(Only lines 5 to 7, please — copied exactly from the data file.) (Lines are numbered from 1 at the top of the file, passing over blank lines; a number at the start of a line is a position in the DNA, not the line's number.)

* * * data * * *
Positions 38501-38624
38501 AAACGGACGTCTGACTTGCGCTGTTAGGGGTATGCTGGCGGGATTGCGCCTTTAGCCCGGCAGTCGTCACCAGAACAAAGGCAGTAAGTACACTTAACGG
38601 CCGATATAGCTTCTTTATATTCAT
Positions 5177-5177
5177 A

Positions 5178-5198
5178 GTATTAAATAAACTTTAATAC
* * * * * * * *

5177 A

Positions 5178-5198
5178 GTATTAAATAAACTTTAATAC